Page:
Formal, standardised business cases used to be common only for larger investments. Now, NZ state sector agencies use the Better Business Cases (BBC) format for smaller, internal and less-visible proposals. The current investment threshold is $15m in whole-of-life costs. BBC must be used for any new Crown projects. It is also mandatory for anything deemed high risk.
Benefits of the Approach
This is generally a good thing. Decision-makers can view different, often competing proposals in a consistent format. It adds work to getting a proposal off the ground but avoids doing more expensive work later. You can stop work on uneconomic or unrealistic ideas before you’ve actually tried to build them. The point of business cases is that you can’t do everything. Making your business units put their proposals up in a formal, consistent format helps you choose between them more objectively.
In short, good, consistent business cases force more practical thinking to occur earlier in the lifecycle of the investment. They help to connect the idea and the investment decision with a common evaluation process.
The Challenges of Better Business Cases
So, here’s the problem. BBC is challenging for many people. If they have no experience of the dimensional analysis component, preparing the economic case is a big ask. It’s fair to say that most people in state sector agencies have limited knowledge about contracts or procurement, so the commercial case can be daunting. It can be difficult to engage with someone in the finance team to identify and describe funding options. The agency may or may not have a PMO which could advise about the delivery information needed for the management case. In many cases this is overlooked.
These challenges mean that many agencies need to bring in consultants to help prepare their business cases, at least at first. We’ve helped many of our clients get investment proposals over the line using BBC. It’s worth remembering that executives and board members will likely be the only people to review the case (unless something goes wrong). They may also struggle with some of these areas when making their decision. The Treasury created the BBC format based on the Victorian State Government and UK Government models. The people who complete and consider smaller business cases don’t work in the Treasury.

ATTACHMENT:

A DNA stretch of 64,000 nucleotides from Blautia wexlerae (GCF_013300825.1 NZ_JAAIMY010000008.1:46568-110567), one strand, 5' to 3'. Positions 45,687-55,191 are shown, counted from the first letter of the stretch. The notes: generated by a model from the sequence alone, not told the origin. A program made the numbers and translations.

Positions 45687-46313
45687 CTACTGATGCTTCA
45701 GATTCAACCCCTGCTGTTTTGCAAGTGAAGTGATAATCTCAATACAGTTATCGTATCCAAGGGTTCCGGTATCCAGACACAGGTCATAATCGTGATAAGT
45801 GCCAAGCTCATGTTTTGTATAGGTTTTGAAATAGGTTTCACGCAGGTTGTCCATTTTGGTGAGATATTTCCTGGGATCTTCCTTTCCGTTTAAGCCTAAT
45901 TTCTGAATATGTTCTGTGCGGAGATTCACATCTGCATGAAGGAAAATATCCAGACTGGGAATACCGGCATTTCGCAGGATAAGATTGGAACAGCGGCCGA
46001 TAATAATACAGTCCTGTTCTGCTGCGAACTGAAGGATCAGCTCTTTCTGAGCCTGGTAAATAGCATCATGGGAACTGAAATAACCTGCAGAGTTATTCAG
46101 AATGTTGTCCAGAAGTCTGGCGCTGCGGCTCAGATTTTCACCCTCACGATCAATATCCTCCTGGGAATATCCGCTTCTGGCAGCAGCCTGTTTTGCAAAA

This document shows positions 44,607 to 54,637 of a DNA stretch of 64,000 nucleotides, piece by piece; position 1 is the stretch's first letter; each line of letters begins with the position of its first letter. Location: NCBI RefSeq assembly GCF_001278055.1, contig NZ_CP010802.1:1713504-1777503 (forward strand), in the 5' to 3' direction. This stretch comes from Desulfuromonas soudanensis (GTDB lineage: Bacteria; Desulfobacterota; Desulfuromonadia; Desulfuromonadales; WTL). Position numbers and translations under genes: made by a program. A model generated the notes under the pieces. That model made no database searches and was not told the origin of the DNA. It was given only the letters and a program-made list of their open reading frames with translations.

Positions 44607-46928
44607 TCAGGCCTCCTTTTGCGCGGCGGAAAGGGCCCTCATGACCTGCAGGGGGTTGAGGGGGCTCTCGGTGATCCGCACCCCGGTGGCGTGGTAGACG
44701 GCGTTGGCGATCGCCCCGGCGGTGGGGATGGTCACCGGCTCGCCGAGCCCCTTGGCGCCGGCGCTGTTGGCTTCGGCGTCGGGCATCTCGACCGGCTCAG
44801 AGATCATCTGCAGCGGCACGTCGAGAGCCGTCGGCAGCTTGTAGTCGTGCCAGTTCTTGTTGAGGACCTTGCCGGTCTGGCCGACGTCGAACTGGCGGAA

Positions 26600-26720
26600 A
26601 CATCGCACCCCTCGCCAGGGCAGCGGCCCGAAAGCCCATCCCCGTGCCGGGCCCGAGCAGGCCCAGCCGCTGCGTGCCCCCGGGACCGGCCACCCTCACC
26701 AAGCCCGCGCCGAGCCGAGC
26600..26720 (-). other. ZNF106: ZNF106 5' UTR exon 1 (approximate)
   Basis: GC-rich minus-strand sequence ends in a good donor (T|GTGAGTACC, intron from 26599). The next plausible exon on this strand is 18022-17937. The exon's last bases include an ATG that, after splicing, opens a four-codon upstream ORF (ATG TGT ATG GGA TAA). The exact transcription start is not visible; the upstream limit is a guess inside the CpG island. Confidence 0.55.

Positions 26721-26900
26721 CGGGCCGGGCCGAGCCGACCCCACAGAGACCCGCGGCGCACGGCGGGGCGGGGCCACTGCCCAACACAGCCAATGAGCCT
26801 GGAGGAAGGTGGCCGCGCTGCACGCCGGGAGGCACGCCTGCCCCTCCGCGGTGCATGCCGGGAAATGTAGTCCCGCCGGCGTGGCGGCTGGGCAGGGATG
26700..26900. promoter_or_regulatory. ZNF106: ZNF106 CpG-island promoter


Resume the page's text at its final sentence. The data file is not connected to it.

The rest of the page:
How to make Better Business Cases better
Is all of this helping New Zealand? Yes. Anything which encourages more practical thinking about options and risks before investing public funds has to be a good thing. Some of the pre-BBC business cases we’ve seen were very poor. They were simply funding requests for ideas. Is BBC perfect? No. Its focus is too economic, some sections are clunky and repetitive. Even the indicative template asks for information unlikely to be available at such an early stage (before going to market). Most good BBCs I’ve seen added several sections up front, just to find a place to actually describe the idea. I think BBC lost something in translation from the large-scale infrastructure investment environment where it originated. There are four ways to improve the BBC process for smaller projects:
- Create space at the start of the Business Case to explain the idea in plain English.
- Simplify the advice to those initiating projects on how to complete the financial case, management case, and commercial case. Provide simple starting points.
- Provide exemplar sections of Business Cases for reference in each organisation
- Encourage concise Business Cases that only say what needs to be said. Adding more detail at an early stage may add bulk but not insight.
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